Skip to content
All news
  • All news
  • About whales & dolphins
  • Corporates
  • Create healthy seas
  • End captivity
  • Green Whale
  • Prevent deaths in nets
  • Scottish Dolphin Centre
  • Stop whaling
  • Stranding
  • Whale watching

Mystery surrounds large number of whales washing up in US

Whale tail injured in collision with a vessel A number of whales have washed up...

US government refuses to shield endangered right whales from lethal ship collisions

The Biden administration in the US has denied an emergency petition that seeks to protect...

Automated cruelty – vending machines in Japan now dispense dead whale

In an effort to prop up the cruel and declining whale hunting industry in Japan,...

The Yogscast raises an ocean-sized donation for WDC

The New Year started with a bang for whales and dolphins thanks to Bristol-based gaming...

Mass whale stranding linked to extreme man-made noise for the first time

A detailed investigation into a highly unusual mass stranding in May-June 2008 in which about 100 melon-headed whales washed up around the Loza Lagoon, northwest Madagascar has concluded that the cause was likely to have been high levels of underwater noise from sonar used by an oil exploration company to map the seabed. 

The report says that noise  from a high-power 12kHz multibeam echosounder system operated by a survey vessel contracted by ExxonMobil Exploration and Production (Northern Madagascar) Limited was determined to be the most likely cause of the mass stranding.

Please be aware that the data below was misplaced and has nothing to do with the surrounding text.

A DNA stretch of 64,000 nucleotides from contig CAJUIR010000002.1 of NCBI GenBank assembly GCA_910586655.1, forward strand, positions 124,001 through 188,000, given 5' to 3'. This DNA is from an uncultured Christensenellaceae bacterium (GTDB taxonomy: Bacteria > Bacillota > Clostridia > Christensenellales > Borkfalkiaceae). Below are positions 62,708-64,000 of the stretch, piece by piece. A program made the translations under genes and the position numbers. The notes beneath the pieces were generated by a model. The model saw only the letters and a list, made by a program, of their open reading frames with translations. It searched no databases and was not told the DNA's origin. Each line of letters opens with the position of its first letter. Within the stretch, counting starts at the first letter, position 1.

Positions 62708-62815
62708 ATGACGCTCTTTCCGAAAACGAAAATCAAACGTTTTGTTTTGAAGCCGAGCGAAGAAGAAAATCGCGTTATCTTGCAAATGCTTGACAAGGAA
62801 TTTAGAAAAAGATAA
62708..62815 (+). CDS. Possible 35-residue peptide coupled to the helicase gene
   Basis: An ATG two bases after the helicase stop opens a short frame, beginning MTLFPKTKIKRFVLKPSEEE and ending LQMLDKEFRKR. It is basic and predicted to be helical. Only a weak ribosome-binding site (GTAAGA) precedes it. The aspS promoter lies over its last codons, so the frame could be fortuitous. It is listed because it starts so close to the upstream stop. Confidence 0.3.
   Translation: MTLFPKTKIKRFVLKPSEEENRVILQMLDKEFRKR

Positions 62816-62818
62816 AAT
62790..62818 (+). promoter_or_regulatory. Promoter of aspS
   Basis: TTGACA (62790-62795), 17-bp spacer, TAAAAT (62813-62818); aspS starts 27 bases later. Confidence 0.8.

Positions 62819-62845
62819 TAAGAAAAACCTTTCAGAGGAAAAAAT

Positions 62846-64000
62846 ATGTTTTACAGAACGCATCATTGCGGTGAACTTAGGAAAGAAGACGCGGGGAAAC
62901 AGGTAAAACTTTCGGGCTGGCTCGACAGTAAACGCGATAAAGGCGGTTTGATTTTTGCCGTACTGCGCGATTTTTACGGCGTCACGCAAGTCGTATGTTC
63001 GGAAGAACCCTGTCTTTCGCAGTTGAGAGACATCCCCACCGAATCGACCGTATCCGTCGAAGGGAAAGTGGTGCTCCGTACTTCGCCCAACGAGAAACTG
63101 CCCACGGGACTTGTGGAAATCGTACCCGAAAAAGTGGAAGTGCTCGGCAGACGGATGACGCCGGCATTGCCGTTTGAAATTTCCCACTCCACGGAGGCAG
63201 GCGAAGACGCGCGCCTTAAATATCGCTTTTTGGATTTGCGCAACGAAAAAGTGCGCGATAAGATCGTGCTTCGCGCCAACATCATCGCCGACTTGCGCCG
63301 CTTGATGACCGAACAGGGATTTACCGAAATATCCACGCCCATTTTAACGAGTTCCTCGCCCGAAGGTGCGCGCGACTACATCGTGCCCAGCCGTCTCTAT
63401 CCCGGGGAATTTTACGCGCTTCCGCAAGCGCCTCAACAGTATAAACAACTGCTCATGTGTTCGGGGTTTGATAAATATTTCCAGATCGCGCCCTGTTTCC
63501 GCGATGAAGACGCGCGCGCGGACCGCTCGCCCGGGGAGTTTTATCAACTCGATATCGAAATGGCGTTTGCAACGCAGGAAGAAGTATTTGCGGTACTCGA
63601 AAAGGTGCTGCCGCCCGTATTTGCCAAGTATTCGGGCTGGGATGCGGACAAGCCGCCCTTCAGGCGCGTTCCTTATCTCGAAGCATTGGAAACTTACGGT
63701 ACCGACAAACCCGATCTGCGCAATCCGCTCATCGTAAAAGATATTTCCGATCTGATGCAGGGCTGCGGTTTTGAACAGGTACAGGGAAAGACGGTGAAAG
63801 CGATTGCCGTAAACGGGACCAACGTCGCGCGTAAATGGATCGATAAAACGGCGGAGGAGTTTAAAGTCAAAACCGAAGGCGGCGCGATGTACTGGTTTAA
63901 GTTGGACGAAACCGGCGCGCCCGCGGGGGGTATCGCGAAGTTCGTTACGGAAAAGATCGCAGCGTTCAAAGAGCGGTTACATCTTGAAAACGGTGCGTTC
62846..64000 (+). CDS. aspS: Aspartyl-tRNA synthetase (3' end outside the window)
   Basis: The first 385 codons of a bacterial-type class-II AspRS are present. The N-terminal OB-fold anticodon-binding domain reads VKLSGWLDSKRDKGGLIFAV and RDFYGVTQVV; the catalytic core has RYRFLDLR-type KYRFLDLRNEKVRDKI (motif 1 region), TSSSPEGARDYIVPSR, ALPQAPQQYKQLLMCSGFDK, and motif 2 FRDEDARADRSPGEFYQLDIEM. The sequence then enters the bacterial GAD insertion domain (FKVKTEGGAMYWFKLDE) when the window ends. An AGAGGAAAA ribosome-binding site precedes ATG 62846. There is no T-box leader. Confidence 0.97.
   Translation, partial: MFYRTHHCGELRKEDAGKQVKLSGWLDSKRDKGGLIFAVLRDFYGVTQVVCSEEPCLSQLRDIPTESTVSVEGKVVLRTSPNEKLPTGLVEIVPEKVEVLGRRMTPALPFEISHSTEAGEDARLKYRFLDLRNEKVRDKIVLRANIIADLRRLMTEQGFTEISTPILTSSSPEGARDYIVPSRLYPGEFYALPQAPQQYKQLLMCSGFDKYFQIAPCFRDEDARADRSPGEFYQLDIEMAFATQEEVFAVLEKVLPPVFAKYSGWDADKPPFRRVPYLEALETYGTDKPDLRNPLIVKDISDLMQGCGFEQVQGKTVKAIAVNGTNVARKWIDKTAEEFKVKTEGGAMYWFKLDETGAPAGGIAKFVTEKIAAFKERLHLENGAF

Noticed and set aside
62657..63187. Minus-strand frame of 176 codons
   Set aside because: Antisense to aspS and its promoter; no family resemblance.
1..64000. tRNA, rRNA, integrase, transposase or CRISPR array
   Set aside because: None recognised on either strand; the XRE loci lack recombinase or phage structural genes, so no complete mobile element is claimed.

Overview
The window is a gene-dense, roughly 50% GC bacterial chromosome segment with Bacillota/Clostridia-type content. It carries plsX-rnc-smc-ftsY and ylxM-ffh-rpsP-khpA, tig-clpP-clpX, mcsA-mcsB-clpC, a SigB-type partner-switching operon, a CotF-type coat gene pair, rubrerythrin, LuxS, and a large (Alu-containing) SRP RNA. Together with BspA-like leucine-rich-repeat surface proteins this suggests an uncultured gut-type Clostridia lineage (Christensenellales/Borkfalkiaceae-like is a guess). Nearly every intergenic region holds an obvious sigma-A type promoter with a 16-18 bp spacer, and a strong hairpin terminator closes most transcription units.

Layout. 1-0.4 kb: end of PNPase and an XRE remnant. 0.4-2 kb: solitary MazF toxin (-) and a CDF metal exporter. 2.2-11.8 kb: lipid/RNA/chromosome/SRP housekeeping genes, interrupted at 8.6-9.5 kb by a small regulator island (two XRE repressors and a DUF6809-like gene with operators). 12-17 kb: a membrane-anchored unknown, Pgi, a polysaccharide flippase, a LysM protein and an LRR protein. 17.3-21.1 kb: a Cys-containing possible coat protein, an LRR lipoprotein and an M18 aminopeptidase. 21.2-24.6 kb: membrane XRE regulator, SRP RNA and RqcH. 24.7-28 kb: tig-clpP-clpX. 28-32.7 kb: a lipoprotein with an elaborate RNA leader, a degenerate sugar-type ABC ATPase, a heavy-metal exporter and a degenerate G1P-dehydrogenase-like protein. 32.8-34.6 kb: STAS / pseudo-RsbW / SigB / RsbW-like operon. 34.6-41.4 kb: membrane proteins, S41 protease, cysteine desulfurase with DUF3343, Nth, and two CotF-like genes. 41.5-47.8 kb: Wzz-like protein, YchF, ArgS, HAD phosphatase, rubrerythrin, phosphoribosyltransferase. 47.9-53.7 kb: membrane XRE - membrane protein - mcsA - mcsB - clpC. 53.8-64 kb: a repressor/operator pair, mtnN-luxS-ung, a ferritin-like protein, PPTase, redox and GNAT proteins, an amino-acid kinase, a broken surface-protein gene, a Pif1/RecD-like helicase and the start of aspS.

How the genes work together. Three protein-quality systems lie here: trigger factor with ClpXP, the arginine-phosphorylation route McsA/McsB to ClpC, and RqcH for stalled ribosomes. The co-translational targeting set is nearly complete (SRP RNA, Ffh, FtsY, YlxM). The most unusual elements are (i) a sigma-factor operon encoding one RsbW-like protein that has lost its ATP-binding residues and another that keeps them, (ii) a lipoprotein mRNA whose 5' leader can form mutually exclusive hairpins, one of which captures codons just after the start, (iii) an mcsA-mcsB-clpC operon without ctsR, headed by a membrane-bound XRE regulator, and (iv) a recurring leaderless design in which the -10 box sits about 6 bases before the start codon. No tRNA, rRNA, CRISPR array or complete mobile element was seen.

While aspects of this tragic event will remain unknown, the Independent Scientific Review Panel systematically excluded or deemed highly unlikely nearly all potential reasons for the animals leaving their typical offshore habitat and entering the Loza Lagoon. Seismic airguns, used in an offshore seismic survey several days after the whales were already in the lagoon system, were ruled out.

The multibeam echosounder system operated intermittently about 65km offshore by a survey vessel the day before the first known stranding. 

Evidence of the widespread impacts of intense noise pollution continues to be felt by an increasing number of whale and dolphin species throughout the worlds’ oceans. Regulators, and marine users that generate intense noise pollution, need to reassess how we manage and mitigate these disruptive and sometimes fatal sources of pollution. Noise-reducing alternatives to noisy sound sources should be advanced wherever possible”.

The full report can be found here: http://iwc.int/2008-mass-stranding-in-madagascar

 

About George Berry

George is a member of WDC's Communications team and website coordinator.